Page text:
Maryland Spiders: Pictures and Identification Help

picture of a Magnolia Green Jumper (Lyssomanes viridis), Maryland spiders

The Maryland Biodiversity Project lists about 260 Maryland spiders based on user input.

It’s probably not comprehensive. However, there is some degree of legitimacy to citizen science, and over time some of the spider misperceptions created by individuals contributing questionable species records will be displaced by large amounts of accurate records based on “one the ground” data and pictures.

At the very least it does a very good job documenting three types of Maryland spiders common to residential areas. Collectively, the Cobweb Spiders (39), Orb Weavers (44) and Jumping Spiders (51) constitute about fifty per cent of the finding.

Maryland’s geographical situation as the bridge between the south and north means the spider season extends a little longer than its northern neighbors and a little less than its southern neighbors.

Maryland, for example, marks the northern boundary for the Magnolia Green Jumper, pictured at the top of the page. It’s a hardy spider that can be found early in the spring as the Magnolias bloom.

Spider cycles differ from group to group, so generally speaking Maryland spiders in the outdoor category can easily be found from early spring through late fall. Spider populations in the higher elevations of the western part of the state might be delayed by weather.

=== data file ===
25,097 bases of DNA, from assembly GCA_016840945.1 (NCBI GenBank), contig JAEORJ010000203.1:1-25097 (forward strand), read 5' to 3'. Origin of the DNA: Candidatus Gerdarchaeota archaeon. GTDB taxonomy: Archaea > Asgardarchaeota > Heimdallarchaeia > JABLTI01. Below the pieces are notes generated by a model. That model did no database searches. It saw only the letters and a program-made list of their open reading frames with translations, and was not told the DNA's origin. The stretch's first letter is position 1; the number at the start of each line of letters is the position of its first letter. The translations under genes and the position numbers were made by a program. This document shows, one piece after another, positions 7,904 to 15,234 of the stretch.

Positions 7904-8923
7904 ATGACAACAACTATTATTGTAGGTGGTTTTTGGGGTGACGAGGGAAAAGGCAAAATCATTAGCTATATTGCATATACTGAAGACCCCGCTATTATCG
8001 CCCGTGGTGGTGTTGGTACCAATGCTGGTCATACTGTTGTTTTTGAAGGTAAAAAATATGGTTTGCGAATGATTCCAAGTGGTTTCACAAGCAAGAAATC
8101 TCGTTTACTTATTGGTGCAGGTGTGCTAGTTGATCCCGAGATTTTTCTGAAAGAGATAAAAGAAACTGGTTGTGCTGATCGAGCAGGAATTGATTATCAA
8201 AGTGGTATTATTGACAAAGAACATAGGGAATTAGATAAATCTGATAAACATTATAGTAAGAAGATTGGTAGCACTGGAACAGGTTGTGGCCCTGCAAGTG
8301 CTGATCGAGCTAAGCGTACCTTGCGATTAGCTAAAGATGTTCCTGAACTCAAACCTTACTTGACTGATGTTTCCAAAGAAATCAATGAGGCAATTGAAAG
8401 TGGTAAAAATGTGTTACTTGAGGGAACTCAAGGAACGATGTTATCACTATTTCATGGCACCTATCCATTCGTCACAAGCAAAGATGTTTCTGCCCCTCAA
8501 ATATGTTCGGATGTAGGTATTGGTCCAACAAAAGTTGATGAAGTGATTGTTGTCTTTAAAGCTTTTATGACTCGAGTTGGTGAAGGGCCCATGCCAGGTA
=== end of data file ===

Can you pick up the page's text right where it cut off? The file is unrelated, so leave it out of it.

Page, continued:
The following small gallery of spiders covers a representative sample of common house spiders and lawn and garden spiders in state. Please press the spiders button for additional spider pictures and information. The entire spider guide covers over one hundred different spider species.

Common House Spiders
picture of a Funnel Web spider
Funnel Web Spider (Grass Spider)

picture of a Long-bodied Cellar spider
Long-bodied Cellar Spider

picture of a common house spider (parasteatoda-tepidariorum
Common House Spider

picture of a Wall spider Oecobius-navus
Wall Spider

picture of a raingulate House spider
Triangulate House Spider

picture of a striped lynx spider
Striped Lynx Spider

picture of a Traingulate House spider
Picture of a Ground Spider (Sergiolus capulaus)

picture of a Six-spotted Fishing spider
Six-spotted Fishing Spider

picture of a nursery web spider, pisaurina-mira
Nursery Web Spider

picture of a crab spider, misumena-vatia
Crab Spider (Misumena vatia)

picture of a crab spider, mecaphesa
Crab Spider (Mecaphesa)

picture of a woodlouse spider, Dysdera Crocata
Woodlouse Spider

Common Orbweavers
picture of an Orchard Orbweaver spider
Orchard Orbweaver

picture of a Six Spotted Orbweaver spider
Six Spotted Orbweaver

picture of a Shamrock Orbweaver spider
Shamrock Orbweaver

picture of a Marbled Orbweaver spider
Marbled Orbweaver

picture of a Spotted Orbweaver spider, neoscona-domiciliorum
Spotted Orbweaver (Neoscona domiciliorum)

picture of a Hentz Orbweaverspider
Hentz Orbweaver (Neoscona)

picture of an Arabesque Orbweaver spider with a light shaded body